Em 22-01-2014 21:38, sam / kottlerdevelopment.com escreveu:
> Issue #9439 has been updated by Sam Kottler.
>
>
> Rodrigo Rosenfeld Rosas wrote:
>> Em 22-01-2014 16:39, luislavena / gmail.com escreveu:
>>   > Issue #9439 has been updated by Luis Lavena.
>>   >
>>   >
>>   > Shyouhei Urabe wrote:
>>   >> Very true.  I have no idea on why RubyGems use https and not other tools.  Any pointers?
>>   > AFAIK is to avoid MITM attacks and such, since if signatures are also stored along packages, how can you verify that the packages are not altered?
>>   
>>   I've always been curious about that, specially because the introduction
>>   of https://rubygems.org slowed down our deploys considerably and it's
>>   way slower to run bundler over the https version when compared to the
>>   regular http version.
>>   
>>   If the only concern is about MITM attacks and if the reason for the much
>>   slower gems downloading is because they are being served through an
>>   HTTPS connection, then it would probably be much faster if we only got
>>   the list of gems signature over an HTTPS connection, That way we'd be
>>   able to download the gems over regular http and then calculate the
>>   checksum and verify against the list of checksums downloaded from the
>>   secure connection. Or we could download the public key that signed all
>>   gems (in the case rubygems.org itself signed all gems) from a secure
>>   location (https) and perform all checks locally. Wouldn't that work and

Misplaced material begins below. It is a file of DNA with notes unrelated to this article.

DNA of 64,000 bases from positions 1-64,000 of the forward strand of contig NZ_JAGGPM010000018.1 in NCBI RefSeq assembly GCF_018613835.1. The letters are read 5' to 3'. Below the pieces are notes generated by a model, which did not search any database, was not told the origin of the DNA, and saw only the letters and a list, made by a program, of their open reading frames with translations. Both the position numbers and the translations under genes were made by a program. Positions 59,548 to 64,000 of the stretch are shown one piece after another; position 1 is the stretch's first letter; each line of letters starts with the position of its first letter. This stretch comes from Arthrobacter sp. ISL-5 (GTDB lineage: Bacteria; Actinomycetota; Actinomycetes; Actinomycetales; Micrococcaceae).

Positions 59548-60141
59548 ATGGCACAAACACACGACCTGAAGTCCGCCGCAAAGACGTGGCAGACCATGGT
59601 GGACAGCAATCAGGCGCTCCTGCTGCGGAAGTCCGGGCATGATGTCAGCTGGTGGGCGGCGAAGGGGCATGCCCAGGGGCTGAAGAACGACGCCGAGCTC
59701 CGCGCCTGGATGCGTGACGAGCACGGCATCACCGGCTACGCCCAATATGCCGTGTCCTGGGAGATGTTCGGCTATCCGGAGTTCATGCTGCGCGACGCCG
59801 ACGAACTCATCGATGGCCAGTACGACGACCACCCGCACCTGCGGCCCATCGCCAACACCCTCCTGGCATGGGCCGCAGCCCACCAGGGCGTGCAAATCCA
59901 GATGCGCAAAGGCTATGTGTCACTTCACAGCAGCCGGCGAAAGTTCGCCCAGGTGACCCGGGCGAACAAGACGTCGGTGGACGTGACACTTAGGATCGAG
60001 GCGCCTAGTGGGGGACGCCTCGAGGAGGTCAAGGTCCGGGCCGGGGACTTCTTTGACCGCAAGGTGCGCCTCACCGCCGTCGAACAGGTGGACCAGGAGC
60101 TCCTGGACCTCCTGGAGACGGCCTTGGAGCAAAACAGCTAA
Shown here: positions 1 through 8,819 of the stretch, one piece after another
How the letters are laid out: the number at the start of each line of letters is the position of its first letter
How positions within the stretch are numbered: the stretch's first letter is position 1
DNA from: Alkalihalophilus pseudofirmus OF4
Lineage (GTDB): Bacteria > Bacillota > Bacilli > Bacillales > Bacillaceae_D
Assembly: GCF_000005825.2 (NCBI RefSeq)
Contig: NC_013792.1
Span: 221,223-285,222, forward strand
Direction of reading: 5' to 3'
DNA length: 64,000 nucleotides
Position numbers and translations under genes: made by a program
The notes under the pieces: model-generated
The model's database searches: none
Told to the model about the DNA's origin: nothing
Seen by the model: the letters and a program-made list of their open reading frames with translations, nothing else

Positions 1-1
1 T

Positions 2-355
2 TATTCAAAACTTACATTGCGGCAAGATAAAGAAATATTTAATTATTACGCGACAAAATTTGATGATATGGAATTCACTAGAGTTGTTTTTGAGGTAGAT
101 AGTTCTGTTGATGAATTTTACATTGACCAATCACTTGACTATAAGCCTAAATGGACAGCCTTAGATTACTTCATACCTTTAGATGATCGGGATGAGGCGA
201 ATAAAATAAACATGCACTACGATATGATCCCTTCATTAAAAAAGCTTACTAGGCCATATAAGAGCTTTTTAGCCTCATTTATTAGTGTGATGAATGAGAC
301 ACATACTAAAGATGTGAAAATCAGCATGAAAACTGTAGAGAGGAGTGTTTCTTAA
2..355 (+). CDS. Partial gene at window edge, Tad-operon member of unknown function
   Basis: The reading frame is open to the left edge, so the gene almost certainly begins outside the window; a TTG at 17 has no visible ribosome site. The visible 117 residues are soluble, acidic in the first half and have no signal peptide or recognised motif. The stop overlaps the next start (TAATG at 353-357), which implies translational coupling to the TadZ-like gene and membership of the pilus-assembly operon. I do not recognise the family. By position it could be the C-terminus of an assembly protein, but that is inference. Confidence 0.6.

>>   be much faster than the current alternative?
> I'm one of the maintainers of rubygems.org and bundler and haven't ever heard this complaint before. Can you email me with more info about your environment? https should not be notably slower than http. And yes, your solution works, but the problem is that we currently don't have a mechanism for matching checksums to binaries AFAIK. So while possible in the theoretical sense, it's not as straight forward as you make it seem.

I've sent the difference in total time (7m for https vs 5m for http) off 
the list, but there's another thing to consider in my opinion: the use 
of proxy servers, like Squid.

As far as I understand, proxy servers can't cache https data. So, if 
you're behind a proxy, either because you work inside a corporation (or 
with other coworkers) or if you want to test your Vagrant recipes and 
avoid re-downloading the same gems over and over you could take 
advantage of the proxy cache if the gems themselves are served through 
regular http.

This is something to consider, don't you think?